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Harlan Green

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The Debt Ceiling: A Manufactured Crisis

Posted: 12/06/2012 7:17 pm

The drive by conservatives to cripple government spending, deregulate whole industries, and emphasize military power over social spending has only made us weaker overseas and at home while increasing the concentration of wealth at the top.

The debt ceiling debate is a manufactured crisis, in other words. But it will become a real crisis if Republican House Leader John Boehner succeeds in his threat to hold up a debt ceiling increase next spring unless there are additional spending cuts. That is to say, cutting government spending further will cripple economic growth for years to come.

"When the time comes, I will again insist on my simple principle of cuts and reforms greater than the debt limit increase," Boehner said Tuesday in a speech at the Peter G. Peterson Foundation's 2012 fiscal summit. "This is the only avenue I see right now to force the elected leadership of this country to solve our structural fiscal imbalance."

The irony is that if Republicans accepted President Obama's $1.6 trillion current offer of spending cuts and tax increases, the ceiling wouldn't even be reached. There is no "structural imbalance" other than that caused by the reduced tax rates which have siphoned off tax revenues designed to cripple government's ability to spend.

Now an economic study by the Congressional Research Service, the research arm of the Library of Congress, has confirmed what historians already know. The push since 1980 to reduce tax rates hasn't spurred higher economic growth, or more jobs, or done anything to improve the well-being of most Americans. In fact, economic growth has been slowing in tandem with falling upper income tax rates since the Eisenhower era.

Throughout the late-1940s and 1950s, the top marginal tax rate was typically above 90 percent; today it is 35 percent. Additionally, the top capital gains tax rate was 25 percent in the 1950s and 1960s, 35 percent in the 1970s; today it is 15 percent. The real GDP growth rate averaged 4.2 percent and real per capita GDP increased annually by 2.4 percent in the 1950s. In the 2000s, the average real GDP growth rate was 1.7 percent and real per capita GDP increased annually by less than 1 percent, a much poorer growth than when tax rates were higher..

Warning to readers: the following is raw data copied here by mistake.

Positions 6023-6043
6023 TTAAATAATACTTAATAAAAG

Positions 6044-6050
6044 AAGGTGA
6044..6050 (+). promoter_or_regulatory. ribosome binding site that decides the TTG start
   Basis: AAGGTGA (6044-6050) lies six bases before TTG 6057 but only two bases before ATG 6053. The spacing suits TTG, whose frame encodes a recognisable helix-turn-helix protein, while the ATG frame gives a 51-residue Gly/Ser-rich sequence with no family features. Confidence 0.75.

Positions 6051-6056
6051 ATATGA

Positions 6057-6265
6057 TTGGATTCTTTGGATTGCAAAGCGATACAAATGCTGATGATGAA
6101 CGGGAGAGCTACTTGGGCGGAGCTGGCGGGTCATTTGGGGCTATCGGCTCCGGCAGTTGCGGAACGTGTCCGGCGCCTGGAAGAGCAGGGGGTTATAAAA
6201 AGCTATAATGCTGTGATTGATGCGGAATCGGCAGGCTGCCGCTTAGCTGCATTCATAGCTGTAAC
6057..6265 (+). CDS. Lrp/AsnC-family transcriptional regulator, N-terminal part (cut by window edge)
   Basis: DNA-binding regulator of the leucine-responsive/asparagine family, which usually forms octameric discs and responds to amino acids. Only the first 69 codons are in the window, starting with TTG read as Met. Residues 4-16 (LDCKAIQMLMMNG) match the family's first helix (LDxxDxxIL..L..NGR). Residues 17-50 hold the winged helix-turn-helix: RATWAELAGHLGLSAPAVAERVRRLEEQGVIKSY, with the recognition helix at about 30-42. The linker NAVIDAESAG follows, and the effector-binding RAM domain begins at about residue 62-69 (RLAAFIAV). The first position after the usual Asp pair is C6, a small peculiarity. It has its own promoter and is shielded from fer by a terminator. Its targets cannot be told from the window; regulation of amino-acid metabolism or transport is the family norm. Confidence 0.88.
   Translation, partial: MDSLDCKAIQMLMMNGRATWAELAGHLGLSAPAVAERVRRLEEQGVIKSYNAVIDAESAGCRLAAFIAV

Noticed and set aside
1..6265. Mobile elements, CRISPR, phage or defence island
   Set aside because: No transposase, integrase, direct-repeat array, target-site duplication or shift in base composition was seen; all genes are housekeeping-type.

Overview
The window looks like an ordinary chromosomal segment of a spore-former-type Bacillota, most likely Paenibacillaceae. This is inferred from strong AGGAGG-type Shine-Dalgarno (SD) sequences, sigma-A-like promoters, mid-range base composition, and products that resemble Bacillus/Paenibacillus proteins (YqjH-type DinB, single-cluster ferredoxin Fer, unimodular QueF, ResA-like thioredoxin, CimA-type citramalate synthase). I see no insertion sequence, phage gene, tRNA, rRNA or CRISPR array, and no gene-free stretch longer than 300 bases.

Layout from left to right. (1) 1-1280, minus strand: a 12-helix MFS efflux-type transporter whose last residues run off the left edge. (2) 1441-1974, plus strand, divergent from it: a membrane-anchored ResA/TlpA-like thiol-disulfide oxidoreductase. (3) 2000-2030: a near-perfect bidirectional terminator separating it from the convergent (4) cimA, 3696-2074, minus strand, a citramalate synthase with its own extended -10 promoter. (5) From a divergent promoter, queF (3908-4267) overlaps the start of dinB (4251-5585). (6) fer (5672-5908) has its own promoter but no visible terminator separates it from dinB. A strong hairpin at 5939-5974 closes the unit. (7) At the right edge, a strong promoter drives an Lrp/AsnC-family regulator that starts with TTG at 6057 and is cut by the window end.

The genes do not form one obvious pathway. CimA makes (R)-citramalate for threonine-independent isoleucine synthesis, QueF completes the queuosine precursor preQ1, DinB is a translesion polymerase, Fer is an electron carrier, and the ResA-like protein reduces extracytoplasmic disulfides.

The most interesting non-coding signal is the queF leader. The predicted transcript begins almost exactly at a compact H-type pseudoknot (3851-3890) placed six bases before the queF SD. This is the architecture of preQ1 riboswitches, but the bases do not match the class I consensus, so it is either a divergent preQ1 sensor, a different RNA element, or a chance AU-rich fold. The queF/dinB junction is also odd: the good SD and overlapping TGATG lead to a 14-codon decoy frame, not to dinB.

The report states that this does not conclusively prove that the ensuing concentration of wealth at the top was the cause of slower growth, but other studies do. Professor James Livingston's book, Against Thrift: Why Consumer Culture Is Good for the Economy, the Environment, and Your Soul, details why economic growth over the last century depended on consumer and government spending, not corporate investment.

Livingston says, in fact:

"... corporate profits are...just restless sums of surplus capital, ready to flood speculative markets at home and abroad. In the 1920s, they inflated the stock market bubble, and then caused the Great Crash. Since the Reagan revolution, these superfluous profits have fed corporate mergers and takeovers, driven the dot-com craze, financed the "shadow banking" system of hedge funds and securitized investment vehicles, fueled monetary meltdowns in every hemisphere and inflated the housing bubble.

And studies are showing that increasing government spending in areas like infrastructure creates a large multiplier effect in creating jobs and more overall demand for goods and services. A recent paper by the Federal Reserve Bank of San Francisco reported that federal highway spending from ARRA, President Obama's $830 Billion American Reinvestment and Recovery Act, raised that state's annual economic output by at least two dollars, "a relatively large multiplier," for each dollar of federal highway grants received by a state.

Federal spending creates more jobs in both the private and public sectors, in other words. And higher tax rates don't inhibit economic growth. So returning to the tax rates of the Clinton era that enabled the longest growth period in history (10 years) and four years of budget surpluses is the structural reform we need, rather than draconian cuts in government spending.

 

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